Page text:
OSTEND, BELGIUM (AFP) – Visitors to Belgium’s coast are having to get used to North Sea visitors not seen for a while – dozens of seals that are using the short sandy coastline as a resting place.
The reason? During the long period of Covid restrictions between early 2020 and early 2022, the sea mammals found the sandy stretches to be calm, without the usual crowds of people.
Now with people returning, and ahead of what could be a bumper summer season, the challenge for Belgian animal protection groups is to educate the public on how to coexist with dozens of seals getting some downtime.
The exact number of the seals using the coast is hard to pin down but is probably between 100 and 200, according to a marine biologist who is spokesman for the Royal Belgian Institute of Natural Sciences Kelle Moreau.
The two species that waddle up here are grey seals, whose adults can weigh 300 kilogrammes (kg) and common or harbour seals, a smaller mammal that weighs up to 165kg.
The beaches, though, are essential for seal pups, which hang back in relative safety on land until they get hungry enough that instinct pushes them to go into the sea to find food.
That is why, Moreau explained, it is vital that humans do not feed them.
“At the start of the lives, the pups have to spend a few days on the beach until they get hungry. If someone feeds them, they won’t go into the sea and learn how to hunt,” he said.
To keep beachgoers at bay, volunteers rope off areas that seals are using.
In one spot near Belgium’s main coastal town of Ostend, a dozen people stand behind a rope fascinated by two seals on the sand.
Around these zones, volunteers with the North Seal Team wearing orange fluorescent vests tell people that dogs have to be kept on a leash.
“We take turns all day long, from seven in the morning to 10 or 11 at night,” founder of the group Inge de Bruycker told AFP in between calling out to curious passers-by to be less noisy.
The seals “need to be left alone because they get very stressed very quickly.
“And when you go near them, if they go swimming again they can drown. If they are tired, they can drown.”
Keeping dogs away is important, she said, because “seals have bitten some dogs, and dogs have bitten some seals”
“We don’t want that happening to people, especially not to children.”
North Seal Team, created soon after Covid restrictions were imposed in Belgium, worked with Ostend municipal authorities to devise rules for behaviour around beached seals, notably on giving the animals 30 metres of safe distance.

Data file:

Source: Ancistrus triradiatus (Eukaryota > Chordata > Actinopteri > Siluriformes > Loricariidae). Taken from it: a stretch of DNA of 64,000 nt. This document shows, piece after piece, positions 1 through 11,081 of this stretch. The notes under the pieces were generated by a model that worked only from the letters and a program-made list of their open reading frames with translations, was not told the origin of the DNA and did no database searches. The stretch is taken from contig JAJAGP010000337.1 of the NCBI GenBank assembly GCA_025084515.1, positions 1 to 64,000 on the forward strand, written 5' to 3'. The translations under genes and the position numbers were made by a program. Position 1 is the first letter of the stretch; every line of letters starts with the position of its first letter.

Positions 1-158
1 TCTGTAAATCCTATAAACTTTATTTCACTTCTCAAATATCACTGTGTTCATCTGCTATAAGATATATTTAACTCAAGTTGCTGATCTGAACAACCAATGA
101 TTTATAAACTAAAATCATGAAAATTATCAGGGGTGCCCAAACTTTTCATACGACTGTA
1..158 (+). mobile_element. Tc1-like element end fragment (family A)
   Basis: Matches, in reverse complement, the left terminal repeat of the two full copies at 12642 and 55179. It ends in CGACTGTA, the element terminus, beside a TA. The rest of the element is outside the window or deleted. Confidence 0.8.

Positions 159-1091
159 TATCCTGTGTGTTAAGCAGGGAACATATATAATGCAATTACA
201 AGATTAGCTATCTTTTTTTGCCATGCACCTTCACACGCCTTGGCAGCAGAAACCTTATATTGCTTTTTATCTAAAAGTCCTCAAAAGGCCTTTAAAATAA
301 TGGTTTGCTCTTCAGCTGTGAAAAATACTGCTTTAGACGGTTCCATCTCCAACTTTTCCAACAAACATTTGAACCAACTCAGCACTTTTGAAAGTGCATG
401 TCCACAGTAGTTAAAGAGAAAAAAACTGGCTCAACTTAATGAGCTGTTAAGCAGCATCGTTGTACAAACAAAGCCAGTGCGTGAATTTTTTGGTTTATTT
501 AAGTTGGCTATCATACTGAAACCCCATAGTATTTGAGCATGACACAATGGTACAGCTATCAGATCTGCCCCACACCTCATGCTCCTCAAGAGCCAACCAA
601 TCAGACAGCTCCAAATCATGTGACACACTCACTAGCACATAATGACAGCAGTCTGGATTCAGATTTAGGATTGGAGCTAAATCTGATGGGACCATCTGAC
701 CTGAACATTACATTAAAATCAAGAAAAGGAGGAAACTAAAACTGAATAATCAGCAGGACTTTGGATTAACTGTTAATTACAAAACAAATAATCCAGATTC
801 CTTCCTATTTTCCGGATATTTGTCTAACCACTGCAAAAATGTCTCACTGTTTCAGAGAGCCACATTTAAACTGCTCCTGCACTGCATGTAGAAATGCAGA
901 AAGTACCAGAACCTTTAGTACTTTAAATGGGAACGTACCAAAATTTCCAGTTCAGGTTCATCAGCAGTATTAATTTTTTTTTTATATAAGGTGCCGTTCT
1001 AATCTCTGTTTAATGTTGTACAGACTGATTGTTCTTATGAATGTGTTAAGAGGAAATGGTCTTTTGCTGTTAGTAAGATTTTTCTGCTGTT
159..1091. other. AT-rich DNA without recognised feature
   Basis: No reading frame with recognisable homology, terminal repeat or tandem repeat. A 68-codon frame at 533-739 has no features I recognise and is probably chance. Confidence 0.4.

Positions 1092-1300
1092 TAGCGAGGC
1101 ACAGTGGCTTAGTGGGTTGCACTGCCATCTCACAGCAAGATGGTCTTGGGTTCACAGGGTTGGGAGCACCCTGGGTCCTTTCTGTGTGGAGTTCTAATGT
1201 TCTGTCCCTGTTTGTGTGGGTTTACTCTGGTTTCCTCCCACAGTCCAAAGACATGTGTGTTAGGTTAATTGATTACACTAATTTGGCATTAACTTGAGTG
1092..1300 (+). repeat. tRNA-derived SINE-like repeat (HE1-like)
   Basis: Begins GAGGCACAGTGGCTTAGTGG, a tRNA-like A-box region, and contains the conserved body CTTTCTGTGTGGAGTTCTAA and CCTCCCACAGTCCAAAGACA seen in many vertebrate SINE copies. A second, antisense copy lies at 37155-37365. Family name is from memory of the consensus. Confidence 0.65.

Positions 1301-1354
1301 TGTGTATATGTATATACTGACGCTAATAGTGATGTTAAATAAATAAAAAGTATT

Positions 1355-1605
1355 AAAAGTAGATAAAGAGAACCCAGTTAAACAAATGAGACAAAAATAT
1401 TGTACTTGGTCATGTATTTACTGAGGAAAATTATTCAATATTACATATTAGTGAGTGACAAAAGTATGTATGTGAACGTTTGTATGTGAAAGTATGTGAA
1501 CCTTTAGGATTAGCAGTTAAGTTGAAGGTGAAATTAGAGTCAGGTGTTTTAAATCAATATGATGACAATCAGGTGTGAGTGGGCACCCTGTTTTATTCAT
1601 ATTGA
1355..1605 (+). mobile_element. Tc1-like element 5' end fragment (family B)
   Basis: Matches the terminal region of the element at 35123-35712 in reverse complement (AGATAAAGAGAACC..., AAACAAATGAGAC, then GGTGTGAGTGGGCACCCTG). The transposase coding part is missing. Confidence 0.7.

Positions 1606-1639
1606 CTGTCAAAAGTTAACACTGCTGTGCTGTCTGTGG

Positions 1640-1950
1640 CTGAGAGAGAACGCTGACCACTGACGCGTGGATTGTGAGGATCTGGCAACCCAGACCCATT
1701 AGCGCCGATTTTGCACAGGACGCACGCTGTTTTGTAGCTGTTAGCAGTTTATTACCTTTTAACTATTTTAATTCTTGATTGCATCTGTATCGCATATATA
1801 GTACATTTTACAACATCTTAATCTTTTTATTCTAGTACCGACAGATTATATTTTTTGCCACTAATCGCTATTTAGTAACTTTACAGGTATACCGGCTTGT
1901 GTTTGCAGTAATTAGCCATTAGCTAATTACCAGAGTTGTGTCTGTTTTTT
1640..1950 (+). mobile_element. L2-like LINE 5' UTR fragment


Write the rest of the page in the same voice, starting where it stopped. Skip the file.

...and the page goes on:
For the seagoing mammals, the return of people to coastline they had thought deserted is an adjustment.
“The seals became used to coming to rest up on the beaches and people are generally happy when they see them. They want to pet them, take selfies with them,” said Moreau, who works for the Belgium natural sciences institute.
Some people have mistakenly thought the seals were inadvertently beached and tried to push them back into the sea. “But these are wild animals!” he said.
In some cases, however, the seals do need direct human care.
That is the role of the Seal Rehabilitation Center.
It is located in the Sea Life Blankenberge aquarium, some 20 kilometres from Ostend.
North Seal Team volunteers contact it through WhatsApp groups when they come across a seal that might need attention. Increasing numbers of people walking the beaches also get in touch.
“They send us images of the animal and we decide if we need to step in or not,” said head of Sea Life Blanenberge Steve Vermote.
“We are actually having more interventions because some seals are perfectly fine to actually survive in the wild and they might have a minor wound, but we see seals with bigger wounds these days.”
Most of the treated animals are released after two months. But some, like a blind female named Lily, are taken in indefinitely.
Last year, the centre treated a dozen grey seals and three harbour seals.
It also gave care to several seals with neck wounds, probably caused by a type of fixed fishing net that is not easy for them to spot.
The Royal Institute of Natural Sciences said those types of nets were the cause of dozens of seal deaths in 2021, which led to Belgium banning them for recreational fishing.
Last year, the remains of 54 seals were counted on Belgian beaches, according to the institute, noting that that was half the number from 2021.
For Moreau, that is an indication that the new ban is working, and that humans and seals are able to find ways to coexist.